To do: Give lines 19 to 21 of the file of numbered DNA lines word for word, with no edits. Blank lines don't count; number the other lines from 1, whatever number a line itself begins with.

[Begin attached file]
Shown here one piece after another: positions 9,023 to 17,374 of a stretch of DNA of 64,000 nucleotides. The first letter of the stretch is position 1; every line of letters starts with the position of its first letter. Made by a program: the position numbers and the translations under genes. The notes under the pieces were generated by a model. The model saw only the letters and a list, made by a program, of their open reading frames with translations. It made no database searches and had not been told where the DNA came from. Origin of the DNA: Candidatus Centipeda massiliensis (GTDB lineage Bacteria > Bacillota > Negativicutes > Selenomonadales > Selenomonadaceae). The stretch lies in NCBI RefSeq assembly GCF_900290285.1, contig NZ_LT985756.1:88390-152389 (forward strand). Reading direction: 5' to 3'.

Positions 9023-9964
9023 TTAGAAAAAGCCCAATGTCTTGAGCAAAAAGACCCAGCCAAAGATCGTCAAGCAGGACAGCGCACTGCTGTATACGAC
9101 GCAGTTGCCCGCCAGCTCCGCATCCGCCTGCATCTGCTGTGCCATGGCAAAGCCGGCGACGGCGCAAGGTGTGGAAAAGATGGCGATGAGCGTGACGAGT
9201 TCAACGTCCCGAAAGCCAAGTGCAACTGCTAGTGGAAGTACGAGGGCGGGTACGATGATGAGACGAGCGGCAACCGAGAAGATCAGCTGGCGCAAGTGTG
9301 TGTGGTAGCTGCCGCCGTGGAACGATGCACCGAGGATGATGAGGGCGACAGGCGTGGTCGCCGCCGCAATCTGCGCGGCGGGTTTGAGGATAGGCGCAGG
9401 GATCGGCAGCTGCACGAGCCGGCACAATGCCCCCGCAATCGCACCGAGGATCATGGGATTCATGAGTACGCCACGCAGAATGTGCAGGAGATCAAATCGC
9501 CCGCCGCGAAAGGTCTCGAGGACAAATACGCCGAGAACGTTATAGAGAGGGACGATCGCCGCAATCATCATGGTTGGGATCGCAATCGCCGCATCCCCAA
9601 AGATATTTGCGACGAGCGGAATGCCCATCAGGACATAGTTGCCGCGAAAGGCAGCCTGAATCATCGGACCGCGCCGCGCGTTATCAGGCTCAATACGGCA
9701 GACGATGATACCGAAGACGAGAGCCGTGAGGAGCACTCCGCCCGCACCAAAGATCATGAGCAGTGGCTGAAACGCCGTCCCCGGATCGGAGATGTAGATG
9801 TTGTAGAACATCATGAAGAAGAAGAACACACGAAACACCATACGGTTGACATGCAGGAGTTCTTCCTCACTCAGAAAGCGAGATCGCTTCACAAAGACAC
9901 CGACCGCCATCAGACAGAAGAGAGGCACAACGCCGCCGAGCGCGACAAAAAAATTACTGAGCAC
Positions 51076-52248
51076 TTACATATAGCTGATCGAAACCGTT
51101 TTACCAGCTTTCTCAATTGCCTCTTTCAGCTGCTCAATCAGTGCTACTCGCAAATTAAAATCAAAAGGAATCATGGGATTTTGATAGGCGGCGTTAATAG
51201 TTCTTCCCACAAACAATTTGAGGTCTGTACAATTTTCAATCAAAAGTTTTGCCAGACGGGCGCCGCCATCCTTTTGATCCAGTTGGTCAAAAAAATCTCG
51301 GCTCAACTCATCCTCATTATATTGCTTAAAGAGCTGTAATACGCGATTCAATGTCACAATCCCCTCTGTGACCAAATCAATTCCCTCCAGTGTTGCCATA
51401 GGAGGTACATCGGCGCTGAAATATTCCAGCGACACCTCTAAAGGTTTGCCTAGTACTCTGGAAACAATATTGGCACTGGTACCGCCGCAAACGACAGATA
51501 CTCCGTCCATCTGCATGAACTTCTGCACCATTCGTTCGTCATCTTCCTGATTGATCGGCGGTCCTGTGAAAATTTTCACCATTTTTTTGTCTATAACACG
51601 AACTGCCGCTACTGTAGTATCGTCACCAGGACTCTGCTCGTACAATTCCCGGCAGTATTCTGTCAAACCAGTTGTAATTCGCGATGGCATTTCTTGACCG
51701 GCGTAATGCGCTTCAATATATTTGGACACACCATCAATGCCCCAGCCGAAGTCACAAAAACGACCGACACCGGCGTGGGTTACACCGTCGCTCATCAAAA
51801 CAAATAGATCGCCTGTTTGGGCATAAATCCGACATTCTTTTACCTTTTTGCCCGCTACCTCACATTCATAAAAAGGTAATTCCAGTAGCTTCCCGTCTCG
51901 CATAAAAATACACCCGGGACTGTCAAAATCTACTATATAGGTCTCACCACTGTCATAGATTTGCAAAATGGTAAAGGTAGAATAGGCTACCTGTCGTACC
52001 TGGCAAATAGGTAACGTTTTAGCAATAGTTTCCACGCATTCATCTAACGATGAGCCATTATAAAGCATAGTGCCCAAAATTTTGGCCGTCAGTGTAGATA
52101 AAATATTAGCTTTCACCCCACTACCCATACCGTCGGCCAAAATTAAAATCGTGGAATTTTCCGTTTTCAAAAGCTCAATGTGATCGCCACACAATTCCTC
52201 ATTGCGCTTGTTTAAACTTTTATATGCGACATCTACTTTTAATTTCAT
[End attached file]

51501 CTCCGTCCATCTGCATGAACTTCTGCACCATTCGTTCGTCATCTTCCTGATTGATCGGCGGTCCTGTGAAAATTTTCACCATTTTTTTGTCTATAACACG
51601 AACTGCCGCTACTGTAGTATCGTCACCAGGACTCTGCTCGTACAATTCCCGGCAGTATTCTGTCAAACCAGTTGTAATTCGCGATGGCATTTCTTGACCG
51701 GCGTAATGCGCTTCAATATATTTGGACACACCATCAATGCCCCAGCCGAAGTCACAAAAACGACCGACACCGGCGTGGGTTACACCGTCGCTCATCAAAA